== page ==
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From the jaws of defeat

The term ‘credit crunch’ has been aligned with the word ‘crisis’ enough times
in the past few months to become a very tired mantra. But whether or not it is a
crisis depends on your point of view.

Take, for example, the big banks – those that have built businesses on
packaging up bad debts in the form of complex products like collateralised debt
obligations and various exotic derivatives. They’re now suffering from the
seizure of the global credit markets, with billions lost to investments in bad
US mortgage debt products that have lost their value. But for the buy-side of
some of these products, it’s boom time. Hedges against bad debts of this kind,
like futures and options, are hitting the money as the ‘crisis’ unfolds, and
will most likely keep doing so for most of 2008. In particular, derivatives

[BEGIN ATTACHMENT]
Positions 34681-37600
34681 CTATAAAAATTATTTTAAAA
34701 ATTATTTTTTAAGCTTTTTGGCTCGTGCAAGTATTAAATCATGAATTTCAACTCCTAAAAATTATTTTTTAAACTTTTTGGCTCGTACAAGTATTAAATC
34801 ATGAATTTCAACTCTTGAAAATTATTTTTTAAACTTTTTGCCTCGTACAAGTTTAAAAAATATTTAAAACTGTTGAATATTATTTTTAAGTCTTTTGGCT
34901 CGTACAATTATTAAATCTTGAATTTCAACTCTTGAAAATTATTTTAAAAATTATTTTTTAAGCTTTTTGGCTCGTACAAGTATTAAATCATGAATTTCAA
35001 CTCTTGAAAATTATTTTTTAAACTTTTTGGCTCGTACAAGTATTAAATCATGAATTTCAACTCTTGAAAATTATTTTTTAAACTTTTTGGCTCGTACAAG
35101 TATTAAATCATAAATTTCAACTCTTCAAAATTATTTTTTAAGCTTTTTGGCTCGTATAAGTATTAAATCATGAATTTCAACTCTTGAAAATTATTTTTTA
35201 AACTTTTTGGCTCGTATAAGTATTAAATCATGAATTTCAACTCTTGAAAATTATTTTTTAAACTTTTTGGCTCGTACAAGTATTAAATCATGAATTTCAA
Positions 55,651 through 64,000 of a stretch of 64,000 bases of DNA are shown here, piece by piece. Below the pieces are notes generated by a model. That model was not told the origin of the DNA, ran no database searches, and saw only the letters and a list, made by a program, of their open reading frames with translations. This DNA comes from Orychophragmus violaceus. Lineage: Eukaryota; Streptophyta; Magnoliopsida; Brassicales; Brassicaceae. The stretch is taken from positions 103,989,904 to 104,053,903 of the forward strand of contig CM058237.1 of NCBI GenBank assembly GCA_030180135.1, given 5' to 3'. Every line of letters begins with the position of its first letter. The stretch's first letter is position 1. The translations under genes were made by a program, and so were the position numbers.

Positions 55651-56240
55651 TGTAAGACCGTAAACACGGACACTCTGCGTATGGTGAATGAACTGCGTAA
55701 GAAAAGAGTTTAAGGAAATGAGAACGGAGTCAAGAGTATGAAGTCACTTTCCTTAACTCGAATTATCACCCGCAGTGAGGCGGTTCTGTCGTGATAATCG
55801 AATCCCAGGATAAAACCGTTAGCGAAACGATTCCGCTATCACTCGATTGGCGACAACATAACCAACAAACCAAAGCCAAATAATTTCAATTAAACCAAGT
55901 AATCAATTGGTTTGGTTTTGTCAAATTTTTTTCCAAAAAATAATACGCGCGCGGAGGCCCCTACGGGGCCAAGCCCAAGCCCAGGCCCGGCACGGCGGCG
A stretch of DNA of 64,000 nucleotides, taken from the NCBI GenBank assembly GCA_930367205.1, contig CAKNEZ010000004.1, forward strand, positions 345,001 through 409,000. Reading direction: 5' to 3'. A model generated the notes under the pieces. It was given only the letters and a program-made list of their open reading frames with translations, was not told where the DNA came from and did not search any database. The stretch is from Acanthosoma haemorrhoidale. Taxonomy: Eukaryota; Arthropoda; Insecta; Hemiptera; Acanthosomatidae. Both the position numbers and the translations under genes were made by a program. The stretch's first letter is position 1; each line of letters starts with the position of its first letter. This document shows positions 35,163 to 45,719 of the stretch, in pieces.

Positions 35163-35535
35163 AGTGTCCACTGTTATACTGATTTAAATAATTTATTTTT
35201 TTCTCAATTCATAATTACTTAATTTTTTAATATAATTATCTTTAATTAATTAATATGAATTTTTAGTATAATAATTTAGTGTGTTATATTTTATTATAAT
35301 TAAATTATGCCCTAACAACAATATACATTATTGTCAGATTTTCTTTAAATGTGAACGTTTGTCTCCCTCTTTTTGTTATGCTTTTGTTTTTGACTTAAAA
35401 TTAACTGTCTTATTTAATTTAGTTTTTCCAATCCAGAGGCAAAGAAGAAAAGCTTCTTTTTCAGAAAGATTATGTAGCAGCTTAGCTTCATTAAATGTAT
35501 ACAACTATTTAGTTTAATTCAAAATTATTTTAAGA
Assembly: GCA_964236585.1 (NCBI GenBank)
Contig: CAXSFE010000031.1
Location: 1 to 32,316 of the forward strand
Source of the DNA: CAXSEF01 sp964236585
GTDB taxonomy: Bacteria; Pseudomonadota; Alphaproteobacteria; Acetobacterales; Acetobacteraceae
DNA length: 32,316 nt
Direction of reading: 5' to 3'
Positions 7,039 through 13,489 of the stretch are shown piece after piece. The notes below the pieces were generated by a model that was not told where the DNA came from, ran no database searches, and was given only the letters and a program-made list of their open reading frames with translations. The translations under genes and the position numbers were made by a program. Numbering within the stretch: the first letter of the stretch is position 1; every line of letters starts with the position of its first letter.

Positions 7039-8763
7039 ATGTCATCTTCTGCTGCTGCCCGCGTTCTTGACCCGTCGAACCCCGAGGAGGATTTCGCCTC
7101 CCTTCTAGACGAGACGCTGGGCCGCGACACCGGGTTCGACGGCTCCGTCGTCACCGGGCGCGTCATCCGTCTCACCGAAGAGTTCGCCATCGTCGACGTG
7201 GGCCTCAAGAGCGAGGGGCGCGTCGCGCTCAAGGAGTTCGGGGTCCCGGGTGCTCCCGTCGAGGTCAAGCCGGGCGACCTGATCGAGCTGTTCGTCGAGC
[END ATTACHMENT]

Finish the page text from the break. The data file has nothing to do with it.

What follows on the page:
exchanges are enjoying themselves. “Last year saw Eurex’s fixed income
derivatives segment reaching 771 million contracts traded, compared to 731
million in 2006,” says Paul Francis-Grey, editor of derivatives newspaper
Futures and Options Week. “Contracts measuring equity market volatility have
surged, although credit derivatives, which have recently gone on-exchange at
Eurex, have suffered and London International Financial Futures Exchange was
going to follow, but hasn’t rolled anything out to date, which is probably
fortunate at this stage.” Meanwhile, those who created this market have somewhat
fallen on their sword.